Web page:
First, sorry for the delay. I just got back from vacation, and I spent an amazing 3 days up north at my buddy's cottage. Nothing but sun, swimming, and boating. After that, it was back to the folks' house for some golf and relaxing by the pool combined with visiting with family. Unfortunately, I neglected both Twitter and the blog while I was up there, and I've been feeling very disconnected lately. However, when I did check the site and email, I received queries as to when the next entry in the series will be up. I am happy to report that time is now. Presenting #17 of the Greatest Red Wings of My Time.
Pertinent Stats: 254 GP, 107 G, 133 A, 241 P, +48, 292 PIM
Dino was another one of those guys that was picked up by the Wings in the mid-90s to give them some veteran depth and experience. Unfortunately, he was also one of the guys who was shipped out just prior to the Wings winning it all, so he never experienced a Cup win while part of the Wings (or with anyone else, for that matter). Although he was only with the Wings for 4 years, he had a big impact on the team not only because of the goals he scored, but because of how he paved the way for Tomas Holmstrom to become an important part of the team.
Dino was already an established scorer and power play specialist when he was brought in by the Wings in a trade for Kevin Miller. He also had a reputation as a guy who played He immediately became a force for the Wings, racking up 97 points in his first season as a Wing. Unfortunately, in what I call "The Season From Hell", it was not enough as the Wings lost to the Maple Leafs in the 1st round of the playoffs. He never really put up the numbers after that while in a Wing uniform, and he was eventually let go.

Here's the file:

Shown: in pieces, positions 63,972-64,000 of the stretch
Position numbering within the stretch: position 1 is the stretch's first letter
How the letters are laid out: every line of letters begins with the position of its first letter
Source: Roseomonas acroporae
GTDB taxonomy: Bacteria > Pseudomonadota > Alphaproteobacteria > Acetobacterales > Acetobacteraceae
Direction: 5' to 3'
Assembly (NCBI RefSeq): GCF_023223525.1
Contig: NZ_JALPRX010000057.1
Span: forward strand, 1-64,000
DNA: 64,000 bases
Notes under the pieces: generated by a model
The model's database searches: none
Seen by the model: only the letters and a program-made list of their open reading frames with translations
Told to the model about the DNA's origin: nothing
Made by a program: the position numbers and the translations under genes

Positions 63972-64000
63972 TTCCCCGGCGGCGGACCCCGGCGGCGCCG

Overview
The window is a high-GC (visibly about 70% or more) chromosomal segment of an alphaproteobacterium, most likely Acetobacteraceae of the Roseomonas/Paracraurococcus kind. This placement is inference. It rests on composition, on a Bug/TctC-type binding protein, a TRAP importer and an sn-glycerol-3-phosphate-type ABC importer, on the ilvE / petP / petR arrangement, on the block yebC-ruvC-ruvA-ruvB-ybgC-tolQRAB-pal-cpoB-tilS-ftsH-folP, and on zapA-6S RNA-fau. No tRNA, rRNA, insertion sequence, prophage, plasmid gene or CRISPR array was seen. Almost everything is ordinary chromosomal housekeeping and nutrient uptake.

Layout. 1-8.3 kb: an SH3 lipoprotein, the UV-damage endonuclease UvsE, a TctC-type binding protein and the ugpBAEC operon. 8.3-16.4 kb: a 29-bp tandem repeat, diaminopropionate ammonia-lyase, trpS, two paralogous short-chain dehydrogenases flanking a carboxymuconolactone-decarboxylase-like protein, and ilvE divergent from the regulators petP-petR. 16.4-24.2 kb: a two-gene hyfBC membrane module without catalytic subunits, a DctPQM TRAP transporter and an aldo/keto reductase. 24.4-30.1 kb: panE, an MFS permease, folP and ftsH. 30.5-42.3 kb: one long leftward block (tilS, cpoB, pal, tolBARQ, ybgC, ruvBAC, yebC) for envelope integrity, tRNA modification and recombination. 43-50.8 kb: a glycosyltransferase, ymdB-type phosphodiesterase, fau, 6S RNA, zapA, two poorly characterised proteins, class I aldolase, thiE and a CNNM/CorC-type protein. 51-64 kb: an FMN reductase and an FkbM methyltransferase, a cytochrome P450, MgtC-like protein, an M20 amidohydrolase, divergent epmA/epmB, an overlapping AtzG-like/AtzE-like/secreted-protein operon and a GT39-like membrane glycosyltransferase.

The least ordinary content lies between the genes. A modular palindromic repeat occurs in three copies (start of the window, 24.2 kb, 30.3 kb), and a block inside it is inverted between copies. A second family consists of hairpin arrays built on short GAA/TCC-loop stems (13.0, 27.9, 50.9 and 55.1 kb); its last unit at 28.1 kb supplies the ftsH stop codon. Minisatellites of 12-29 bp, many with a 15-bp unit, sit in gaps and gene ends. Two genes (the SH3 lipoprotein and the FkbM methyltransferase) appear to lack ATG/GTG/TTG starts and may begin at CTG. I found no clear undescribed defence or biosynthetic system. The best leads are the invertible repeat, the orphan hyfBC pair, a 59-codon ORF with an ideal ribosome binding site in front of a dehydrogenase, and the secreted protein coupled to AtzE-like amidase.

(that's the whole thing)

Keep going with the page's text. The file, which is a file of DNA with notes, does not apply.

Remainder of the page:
His impact for me was understated. Essentially, he was Holmstrom before Homer became what he is now. However, for me, it took a long time to really appreciate what Homer means to the team (more on him soon). It's the same with Dino. I didn't really get what he brought to the team until after he left. He was a good scorer who could put the puck in the net, even if it wasn't always pretty. He played with an edge, and provided some grit during the playoff runs in '95 and '96. Unfortunately, he just didn't have what it took in order to get them over the top, but he was part of the teams that gained the experience necessary to succeed.
One thing that got me about Dino when writing this up was wondering what the reaction was when they brought him in. Obviously, Dino was picked up before the internet and blogs, so the only way to know what other fans' reactions were was to talk to them. Growing up in Toronto, those fans were few and far between, so I didn't have any real opinion on Dino other than that he was a giant pain in the ass and I was glad he was now a teammate and not an enemy. But Dino came with his set of demons from the past, most notably his McSorely-chop on Luke Richardson in 1987. That I remember because he was vilified in the Toronto papers for the cheap shot (as he should have been), and he was even charged with criminal assault. I bring this up because it makes me wonder how we would react to the same signing today when we can all converse and voice our opinions to a broader audience. For me, as I pondered this, I couldn't help but think of Todd Bertuzzi, and I realized there are a lot of parallels there: the Wings took a guy who had talent, but had fucked up at one time and was a major pariah throughout the league. When that player became a Wing, the idiocy stopped and they became a decent contributor to the team and helped them get close to achieving the ultimate goal. I guess that's why I cut Todd a little slack; I've been through this once before. But that's another discussion for another day.
So there you have it. Dino wasn't here long, and ultimately he couldn't get the Wings to a Cup. But without him I don't think the Wings would have let Homer developed the way he did, and that's a big thing in my books. That is why he gets the coveted spot of #17 of the Greatest Red Wings of MY Time.